Behavior Retrieval: Few-Shot Imitation Learning by Querying Unlabeled Datasets

Maximilian Du
Stanford University
Suraj Nair
Stanford University
Dorsa Sadigh
Stanford University
Chelsea Finn
Stanford University
Paper Website

Paper ID 11

Session 2. Manipulation from Demonstrations and Teleoperation

Poster Session Tuesday, July 11

Poster 11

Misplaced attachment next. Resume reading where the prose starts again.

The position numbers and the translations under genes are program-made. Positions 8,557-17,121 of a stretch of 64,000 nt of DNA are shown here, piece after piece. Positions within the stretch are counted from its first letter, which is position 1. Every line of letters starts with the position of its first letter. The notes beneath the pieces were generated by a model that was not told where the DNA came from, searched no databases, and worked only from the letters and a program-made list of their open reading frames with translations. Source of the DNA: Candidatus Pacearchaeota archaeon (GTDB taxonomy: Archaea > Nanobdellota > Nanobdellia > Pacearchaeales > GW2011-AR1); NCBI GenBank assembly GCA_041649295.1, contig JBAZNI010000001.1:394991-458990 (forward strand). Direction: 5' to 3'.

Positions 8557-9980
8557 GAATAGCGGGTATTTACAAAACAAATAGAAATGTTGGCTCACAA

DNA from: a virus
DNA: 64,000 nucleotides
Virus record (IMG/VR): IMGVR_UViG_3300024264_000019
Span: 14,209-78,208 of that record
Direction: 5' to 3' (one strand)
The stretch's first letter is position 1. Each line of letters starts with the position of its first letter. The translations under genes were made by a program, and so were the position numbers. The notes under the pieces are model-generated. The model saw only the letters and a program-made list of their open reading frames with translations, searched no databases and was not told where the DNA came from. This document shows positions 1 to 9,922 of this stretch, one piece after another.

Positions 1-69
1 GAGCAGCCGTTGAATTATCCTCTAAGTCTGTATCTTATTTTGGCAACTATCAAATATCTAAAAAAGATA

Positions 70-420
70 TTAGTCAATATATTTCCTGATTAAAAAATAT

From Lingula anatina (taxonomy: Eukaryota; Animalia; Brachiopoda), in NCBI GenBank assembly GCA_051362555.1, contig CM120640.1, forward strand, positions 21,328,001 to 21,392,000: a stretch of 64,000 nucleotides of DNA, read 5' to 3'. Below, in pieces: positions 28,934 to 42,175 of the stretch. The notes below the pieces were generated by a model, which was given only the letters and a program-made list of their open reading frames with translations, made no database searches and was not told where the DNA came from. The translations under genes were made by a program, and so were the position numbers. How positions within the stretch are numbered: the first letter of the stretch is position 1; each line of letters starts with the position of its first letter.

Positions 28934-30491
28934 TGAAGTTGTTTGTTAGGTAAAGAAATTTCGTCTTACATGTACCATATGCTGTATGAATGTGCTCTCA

Abstract: Enabling robots to learn novel visuomotor skills in a data-efficient manner remains an unsolved problem with myriad challenges. A popular paradigm for tackling this problem is through leveraging large unlabeled datasets that have many behaviors in them and then adapting a policy to a specific task using a small amount of task-specific human supervision (i.e. interventions or demonstrations). However, how best to leverage the narrow task-specific supervision and balance it with offline data remains an open question. Our key insight in this work is that task-specific data not only provides new data for an agent to train on but can also inform the type of prior data the agent should use for learning. Concretely, we propose a simple approach that uses a small amount of downstream expert interventions or demonstrations to selectively query relevant behaviors from an offline, unlabeled dataset (including many sub-optimal behaviors). The agent is then jointly trained on the expert and queried data. We observe that our method learns to query only the relevant transitions to the task, filtering out sub-optimal or task-irrelevant data. By doing so, it is able to learn more effectively from the mix of task-specific and offline data compared to naively mixing the data or only using the task-specific data. Furthermore, we find that our simple querying approach outperforms more complex goal-conditioned methods by 20% across simulated and real robotic manipulation tasks from images.